Record: 41-5 (33 KO) ... Streak: W1 ... Last 5: 4-1 ... Last 10: 7-3 ... Stance: Orthodox ... Height/Reach: 5'7" / 67" ... Age: 37
Thoughts: For a long, long time, Miguel Cotto has been one of my favorite fighters. That said, I don’t turn a blind eye to the criticisms one can levy against his record, particularly after his thrashing at the hands of Manny Pacquiao in 2009.
Wins: Yuri Foreman, old Ricardo Mayorga, one-eyed Antonio Margarito, Delvin Rodriguez, one-legged Sergio Martinez, Daniel Geale, Yoshihiro Kamegai
Losses: Floyd Mayweather, Austin Trout, Canelo Alvarez
He gave Mayweather a good fight, better than the vast majority of Mayweather opponents who weren’t being carried to presentability in order to not suffer a fan revolt over a $100 pay-per-view. He gave Canelo a terrific fight, a lot of people argued he should have gotten the nod. And Trout, a good fighter, just wound up a stylistic matchup nightmare for Cotto.
Good for Cotto, though, that Sadam Ali on paper belongs to that “wins” group far more than the “losses” group.
Look, this is being billed as a farewell fight. Miguel Cotto is 37, he’s won world titles in four weight classes over his career, and he’s not looking to go out with a loss, or perhaps even a particularly difficult night. He’s been through the wars. He’s put in his time. He’s given a lot to boxing. He wants to say goodbye at Madison Square Garden, which has been a professional home for him since his first fight in the building back in 2005, when he beat Muhammadqodir Abdullaev in a WBO 140-pound title defense.
I’ve greatly enjoyed Miguel Cotto’s career and he’ll always be one of my personal favorite fighters. He’s been involved in some of my favorite nights over the last 11 years running this web site.
But I cannot say that I have any real anticipation for this fight, no.
Record: 25-1 (14 KO) ... Streak: W3 ... Last 5: 4-1 ... Last 10: 9-1 ... Stance: Orthodox ... Height/Reach: 5'9" / 73" ... Age: 29
Thoughts: “World Kid” Ali is a guy who was once seen as an intriguing prospect, but that bubble was burst — hard — when he stepped up in competition in March 2016 against Jessie Vargas.
Vargas isn’t a big puncher. Vargas isn’t a “dominating” sort of fighter. Vargas beat Ali up, dropping him twice en route to a ninth round stoppage.
It wasn’t like there were never signs of trouble, though. Ali was dropped in the first round of a 2013 fight against Jay Krupp. He’d struggled a fair bit in a split decision win over Jeremy Bryan in 2014. Wins over Luis Carlos Abregu and Francisco “Chia” Santana in 2014-15 were stronger performances, but Vargas was too much for him.
And what’s Ali done since then? Three straight wins, over Saul Corral, Jorge Silva, and Johan Perez.
Does Sadam Ali “deserve” this fight with Miguel Cotto? Well, no. Not if you’re trying to make logical sense of things. Cotto holds a 154-pound title. Ali, for one thing, is not a true world title contender, having done nothing that suggests he is, and for another thing, he’s never even fought at 154 pounds. (OK, once, in 2010.)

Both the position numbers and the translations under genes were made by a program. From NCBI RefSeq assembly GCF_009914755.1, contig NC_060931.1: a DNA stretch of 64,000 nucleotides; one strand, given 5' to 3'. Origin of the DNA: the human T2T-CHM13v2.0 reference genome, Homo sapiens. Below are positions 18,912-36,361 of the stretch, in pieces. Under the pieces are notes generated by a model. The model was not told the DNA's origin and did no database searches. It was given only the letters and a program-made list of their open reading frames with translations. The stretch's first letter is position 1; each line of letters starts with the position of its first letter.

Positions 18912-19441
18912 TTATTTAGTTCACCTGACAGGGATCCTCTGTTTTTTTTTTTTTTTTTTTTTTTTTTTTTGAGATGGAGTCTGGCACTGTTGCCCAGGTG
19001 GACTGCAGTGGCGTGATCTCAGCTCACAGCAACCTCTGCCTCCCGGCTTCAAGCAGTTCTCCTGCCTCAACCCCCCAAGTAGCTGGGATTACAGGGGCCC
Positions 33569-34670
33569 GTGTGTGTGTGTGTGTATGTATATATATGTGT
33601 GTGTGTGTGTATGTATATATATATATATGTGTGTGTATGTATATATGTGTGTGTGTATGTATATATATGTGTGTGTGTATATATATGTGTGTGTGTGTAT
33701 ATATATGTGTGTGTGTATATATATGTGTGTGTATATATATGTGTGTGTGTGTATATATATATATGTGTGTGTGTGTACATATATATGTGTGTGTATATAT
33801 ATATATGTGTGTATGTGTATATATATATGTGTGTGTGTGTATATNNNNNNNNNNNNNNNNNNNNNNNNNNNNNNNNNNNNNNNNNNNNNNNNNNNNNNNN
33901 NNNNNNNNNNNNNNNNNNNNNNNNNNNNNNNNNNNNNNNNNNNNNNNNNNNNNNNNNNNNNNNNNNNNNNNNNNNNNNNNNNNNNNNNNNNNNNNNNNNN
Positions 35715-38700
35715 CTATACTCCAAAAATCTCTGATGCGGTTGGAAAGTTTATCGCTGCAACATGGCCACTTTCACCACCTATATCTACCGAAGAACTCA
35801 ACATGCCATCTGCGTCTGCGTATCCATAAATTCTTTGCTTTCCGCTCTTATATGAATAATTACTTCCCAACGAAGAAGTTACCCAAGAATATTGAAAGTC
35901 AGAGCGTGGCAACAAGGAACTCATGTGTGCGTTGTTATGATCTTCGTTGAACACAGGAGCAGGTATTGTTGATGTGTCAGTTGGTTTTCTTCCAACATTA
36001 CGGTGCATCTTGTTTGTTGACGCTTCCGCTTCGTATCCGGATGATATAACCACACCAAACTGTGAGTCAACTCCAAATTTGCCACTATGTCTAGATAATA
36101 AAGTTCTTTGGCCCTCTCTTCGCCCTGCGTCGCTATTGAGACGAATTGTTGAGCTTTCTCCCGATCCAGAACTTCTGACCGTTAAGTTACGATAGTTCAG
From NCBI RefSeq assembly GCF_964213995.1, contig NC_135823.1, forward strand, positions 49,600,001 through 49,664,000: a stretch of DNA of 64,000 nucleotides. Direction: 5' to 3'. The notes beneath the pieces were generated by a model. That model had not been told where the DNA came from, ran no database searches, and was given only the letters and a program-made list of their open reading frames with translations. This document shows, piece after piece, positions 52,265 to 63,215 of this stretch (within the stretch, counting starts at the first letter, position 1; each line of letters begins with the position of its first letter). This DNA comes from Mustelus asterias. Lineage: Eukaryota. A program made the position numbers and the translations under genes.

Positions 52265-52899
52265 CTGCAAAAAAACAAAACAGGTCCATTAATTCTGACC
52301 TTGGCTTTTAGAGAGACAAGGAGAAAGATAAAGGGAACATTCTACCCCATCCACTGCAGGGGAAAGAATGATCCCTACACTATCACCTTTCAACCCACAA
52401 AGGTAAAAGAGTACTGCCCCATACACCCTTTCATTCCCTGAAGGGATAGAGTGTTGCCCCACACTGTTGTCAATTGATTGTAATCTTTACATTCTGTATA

But boxing is boxing, as you all know, and title shots and big fights go to the “undeserving” all the time. The best we can hope is that Sadam Ali can make a fight of it, that he can show the talent he was once hyped to possess, that he can at least give Cotto a legitimate challenge. That’s the hope for fans, anyway.
Matchup Grade: D+. It’s a hand-picked fight. Cotto and his team do not expect this to be difficult, and I’d say 99% of the time that’s the case going into a fight on this level, it becomes the reality of the fight. Temper your expectations, and tune in to possibly say goodbye to one of the key fighters of a generation. (Then be ready to tune in on pay-per-view next fall when he’s offered a lot of money to fight Canelo Alvarez or Gennady Golovkin.)
- Rey Vargas vs Oscar Negrete: If you’re looking for a fight on this show, the co-feature might be more up your alley. Vargas (30-0, 22 KO) is the WBC super bantamweight champion, and has emerged as arguably the best fighter in the division not named Guillermo Rigondeaux, a distinction worth making since Rigondeaux is so much better and so clearly avoided by other fighters at 122. Vargas last fought in August, beating Ronny Rios, after winning the vacant belt against Gavin McDonnell in February. Negrete (17-0, 7 KO) is a Colombian fighter based in California, who started his pro career in Mexico back in 2013. He doesn’t have any really big wins yet, flipping between 118 and 122 through his career. Now he’s found a title opportunity. He’ll look to make it count. It’s not a GREAT fight on paper, but is quietly one of the more intriguing matchups HBO has scheduled for their year-end run of fights, which to be honest, maybe isn’t saying a ton. Matchup Grade: B-